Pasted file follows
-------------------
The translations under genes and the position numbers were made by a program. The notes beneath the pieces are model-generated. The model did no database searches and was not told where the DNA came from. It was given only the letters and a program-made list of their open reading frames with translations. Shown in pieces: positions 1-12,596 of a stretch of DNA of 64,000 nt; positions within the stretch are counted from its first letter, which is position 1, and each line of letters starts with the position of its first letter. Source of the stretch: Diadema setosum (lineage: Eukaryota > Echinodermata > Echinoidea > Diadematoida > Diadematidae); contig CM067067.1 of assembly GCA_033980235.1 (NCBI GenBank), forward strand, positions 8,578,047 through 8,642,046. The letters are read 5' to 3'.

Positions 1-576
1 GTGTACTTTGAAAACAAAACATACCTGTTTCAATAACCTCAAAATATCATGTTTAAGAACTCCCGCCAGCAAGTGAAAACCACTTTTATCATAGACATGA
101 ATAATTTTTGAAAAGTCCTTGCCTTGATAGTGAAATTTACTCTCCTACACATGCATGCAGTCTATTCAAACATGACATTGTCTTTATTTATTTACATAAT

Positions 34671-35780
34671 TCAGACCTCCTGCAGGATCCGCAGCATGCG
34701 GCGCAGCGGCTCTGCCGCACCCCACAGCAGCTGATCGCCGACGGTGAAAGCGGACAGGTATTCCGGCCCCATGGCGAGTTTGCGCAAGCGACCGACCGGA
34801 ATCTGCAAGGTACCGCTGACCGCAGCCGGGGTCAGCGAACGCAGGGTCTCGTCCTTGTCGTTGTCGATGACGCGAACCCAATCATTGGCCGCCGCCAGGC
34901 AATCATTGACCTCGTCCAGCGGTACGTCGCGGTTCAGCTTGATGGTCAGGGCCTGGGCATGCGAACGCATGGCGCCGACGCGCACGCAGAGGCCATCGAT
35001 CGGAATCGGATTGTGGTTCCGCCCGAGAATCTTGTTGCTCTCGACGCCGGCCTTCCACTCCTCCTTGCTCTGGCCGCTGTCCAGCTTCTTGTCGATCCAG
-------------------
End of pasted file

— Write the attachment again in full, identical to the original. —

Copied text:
The translations under genes and the position numbers were made by a program. The notes beneath the pieces are model-generated. The model did no database searches and was not told where the DNA came from. It was given only the letters and a program-made list of their open reading frames with translations. Shown in pieces: positions 1-12,596 of a stretch of DNA of 64,000 nt; positions within the stretch are counted from its first letter, which is position 1, and each line of letters starts with the position of its first letter. Source of the stretch: Diadema setosum (lineage: Eukaryota > Echinodermata > Echinoidea > Diadematoida > Diadematidae); contig CM067067.1 of assembly GCA_033980235.1 (NCBI GenBank), forward strand, positions 8,578,047 through 8,642,046. The letters are read 5' to 3'.

Positions 1-576
1 GTGTACTTTGAAAACAAAACATACCTGTTTCAATAACCTCAAAATATCATGTTTAAGAACTCCCGCCAGCAAGTGAAAACCACTTTTATCATAGACATGA
101 ATAATTTTTGAAAAGTCCTTGCCTTGATAGTGAAATTTACTCTCCTACACATGCATGCAGTCTATTCAAACATGACATTGTCTTTATTTATTTACATAAT

Positions 34671-35780
34671 TCAGACCTCCTGCAGGATCCGCAGCATGCG
34701 GCGCAGCGGCTCTGCCGCACCCCACAGCAGCTGATCGCCGACGGTGAAAGCGGACAGGTATTCCGGCCCCATGGCGAGTTTGCGCAAGCGACCGACCGGA
34801 ATCTGCAAGGTACCGCTGACCGCAGCCGGGGTCAGCGAACGCAGGGTCTCGTCCTTGTCGTTGTCGATGACGCGAACCCAATCATTGGCCGCCGCCAGGC
34901 AATCATTGACCTCGTCCAGCGGTACGTCGCGGTTCAGCTTGATGGTCAGGGCCTGGGCATGCGAACGCATGGCGCCGACGCGCACGCAGAGGCCATCGAT
35001 CGGAATCGGATTGTGGTTCCGCCCGAGAATCTTGTTGCTCTCGACGCCGGCCTTCCACTCCTCCTTGCTCTGGCCGCTGTCCAGCTTCTTGTCGATCCAG